Just Say “No!” To Affordable Art Shows

I am about to post something that will get some artists mad.  I want them to be mad and I want them to change.  If the artists do not change, the art market will not change in Portland, Oregon.  What I am asking artists to do is to say the word, “No!”  This is a difficult word for many to say but if artists will say “No!” when asked to do Affordable Art Shows, they will help to stop art being undersold in Portland, Oregon.

For too many years, Portland has been known as the place to purchase affordable art.  This practice has caused artists to undercharge and undersell.  There have been shows where artists sell their paintings for under $50.  Some artists say that they want to participate and they want to get their name out there in the public’s eye.  My question is which public are they trying to impress by selling their original  work for under $50?

Truthfully, I have gone to these shows and I have purchased art.  Sadly, the galleries did not include my name or contact information when they wrote the invoices. I paid cash for the pieces.  There was not even an email to share.  When I asked them if they wanted my name and address, they shrugged and said they were in a hurry to write up the next invoice.  Legally, the artists own this information and the right to know who purchased the art.  I left the shows after my purchases feeling guilty because I was contributing to the problem.

The other reason this is a bad idea for an artist is that placing their original art in the public market under $50 will affect an artist’s sales history.  This move can be a black eye for an artist for years.  For that matter, an artist always should be cautious where they sell their art or which non-profit they donate their art.  If their art sells low at auction, it is part of their art sales history.  The website http://www.askart.com tracks information on artists.  If you are not in their data base, contact them and keep them updated on your sales history.  Buyers use this resource.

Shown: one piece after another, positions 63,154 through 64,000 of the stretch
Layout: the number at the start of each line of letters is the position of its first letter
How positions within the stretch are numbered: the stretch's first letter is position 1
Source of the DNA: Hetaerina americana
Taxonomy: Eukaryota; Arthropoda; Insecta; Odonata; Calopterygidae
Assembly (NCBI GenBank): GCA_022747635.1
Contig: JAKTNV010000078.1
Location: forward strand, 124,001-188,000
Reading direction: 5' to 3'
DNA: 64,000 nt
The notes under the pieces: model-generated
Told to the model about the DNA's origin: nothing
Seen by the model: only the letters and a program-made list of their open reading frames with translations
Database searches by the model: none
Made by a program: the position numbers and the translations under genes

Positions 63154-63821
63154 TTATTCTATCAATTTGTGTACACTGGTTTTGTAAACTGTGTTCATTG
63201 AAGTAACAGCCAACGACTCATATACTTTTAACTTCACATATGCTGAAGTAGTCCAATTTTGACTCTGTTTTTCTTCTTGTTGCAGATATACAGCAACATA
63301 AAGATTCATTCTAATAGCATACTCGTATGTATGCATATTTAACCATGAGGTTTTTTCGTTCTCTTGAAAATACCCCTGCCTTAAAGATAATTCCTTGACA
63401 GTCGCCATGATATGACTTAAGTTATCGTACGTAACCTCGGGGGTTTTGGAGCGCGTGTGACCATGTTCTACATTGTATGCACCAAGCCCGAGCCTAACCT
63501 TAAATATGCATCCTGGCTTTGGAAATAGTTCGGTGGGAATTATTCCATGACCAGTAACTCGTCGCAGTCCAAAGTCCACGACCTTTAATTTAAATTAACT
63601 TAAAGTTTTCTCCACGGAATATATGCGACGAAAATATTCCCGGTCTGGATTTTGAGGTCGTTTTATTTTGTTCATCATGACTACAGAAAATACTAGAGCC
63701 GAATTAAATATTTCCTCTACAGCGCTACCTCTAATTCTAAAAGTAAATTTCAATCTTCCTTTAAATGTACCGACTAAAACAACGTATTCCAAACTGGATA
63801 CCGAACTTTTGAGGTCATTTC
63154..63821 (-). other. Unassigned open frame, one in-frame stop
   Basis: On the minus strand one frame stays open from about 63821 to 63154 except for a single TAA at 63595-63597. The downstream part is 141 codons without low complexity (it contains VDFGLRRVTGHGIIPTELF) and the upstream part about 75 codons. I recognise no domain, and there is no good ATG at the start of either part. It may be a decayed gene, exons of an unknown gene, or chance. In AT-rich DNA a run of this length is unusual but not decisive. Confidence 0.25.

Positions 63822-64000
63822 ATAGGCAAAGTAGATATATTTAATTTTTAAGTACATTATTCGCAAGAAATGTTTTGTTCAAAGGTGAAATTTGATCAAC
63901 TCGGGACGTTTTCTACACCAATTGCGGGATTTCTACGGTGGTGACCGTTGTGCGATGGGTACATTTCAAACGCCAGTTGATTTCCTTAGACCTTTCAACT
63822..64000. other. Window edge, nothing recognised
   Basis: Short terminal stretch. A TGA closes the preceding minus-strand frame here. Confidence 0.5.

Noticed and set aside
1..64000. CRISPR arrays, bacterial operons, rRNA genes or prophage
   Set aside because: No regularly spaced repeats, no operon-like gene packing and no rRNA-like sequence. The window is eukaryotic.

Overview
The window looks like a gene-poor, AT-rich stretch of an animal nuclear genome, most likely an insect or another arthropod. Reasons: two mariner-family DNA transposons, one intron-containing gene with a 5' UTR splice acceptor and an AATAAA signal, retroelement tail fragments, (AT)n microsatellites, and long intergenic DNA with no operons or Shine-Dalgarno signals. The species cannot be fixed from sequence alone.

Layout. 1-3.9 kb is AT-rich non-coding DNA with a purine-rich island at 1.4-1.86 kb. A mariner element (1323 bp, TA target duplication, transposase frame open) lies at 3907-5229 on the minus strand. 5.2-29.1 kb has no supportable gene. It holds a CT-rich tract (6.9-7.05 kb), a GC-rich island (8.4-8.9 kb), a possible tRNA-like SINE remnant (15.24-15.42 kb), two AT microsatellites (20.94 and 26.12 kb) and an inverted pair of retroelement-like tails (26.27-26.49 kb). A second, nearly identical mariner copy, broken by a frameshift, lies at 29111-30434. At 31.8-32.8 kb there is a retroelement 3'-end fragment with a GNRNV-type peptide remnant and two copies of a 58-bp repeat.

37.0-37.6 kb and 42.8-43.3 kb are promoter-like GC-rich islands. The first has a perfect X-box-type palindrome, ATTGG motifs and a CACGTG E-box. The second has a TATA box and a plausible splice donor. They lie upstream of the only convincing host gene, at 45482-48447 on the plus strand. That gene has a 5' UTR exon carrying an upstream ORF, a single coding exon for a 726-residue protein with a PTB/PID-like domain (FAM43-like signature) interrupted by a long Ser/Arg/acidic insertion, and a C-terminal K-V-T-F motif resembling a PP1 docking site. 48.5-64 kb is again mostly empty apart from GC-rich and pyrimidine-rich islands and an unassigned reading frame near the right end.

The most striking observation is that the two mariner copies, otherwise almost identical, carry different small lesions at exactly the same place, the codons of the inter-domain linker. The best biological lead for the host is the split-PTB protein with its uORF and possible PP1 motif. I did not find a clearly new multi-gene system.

The advise I have is look around at the artists you are continually showing your art next to.  Are they raising their prices beyond affordable?  If they are not, remove yourself from those shows.  Are you tracking your sales and your clients?  If you are not, start doing it.  The best clients are the clients you have sold to.  Let them know about your latest work.

If you are losing clients when you raise your prices, feel relief.  Those clients keep you down and keep you poor. If you are showing in an art gallery and they are resisting you raising your prices out of fear your sales will slow down, consider leaving the gallery.  Lastly, just say the word “No!”  Say, “No!”  to Affordable Art Shows.  Say “No!” to your best buddies at shows that refuse to raise their prices. It is up to you as an artist to change the way the world views art and artists in Portland, Oregon.  The truth is, we are one of the hottest art markets in the world and we have the most talented artists in the world. Let’s prove this by getting comfortable with the word, “No!”momsthing

2 Responses to Just Say “No!” To Affordable Art Shows

  1. David Bjurstrom January 11, 2016 at 3:55 am #

    WOW! Thank you SO much for this blog post which I ran across via the convoluted routes one often encounters on Facebook as a friend of one of your friends.

    Anyway, as a working artist, it is EXACTLY what I have always said, despite the counter-arguments of artist friends.

  2. Sharon Inahara January 11, 2016 at 7:19 am #

    Excellent post, Bonnie. I’ve witnessed this in the photo business for many years, and in many cities. Sadly, there is always someone willing to undercut the rest. It’s tough to reinforce this standard as many people are grateful for crumbs, when they could choose dinner. I still have an occasional client who offers to pay @ old rates. But it is surprisingly easy to say no. Saying NO engenders more self respect and better clientele. Thank you for bringing awareness to this self-deprecating cycle.

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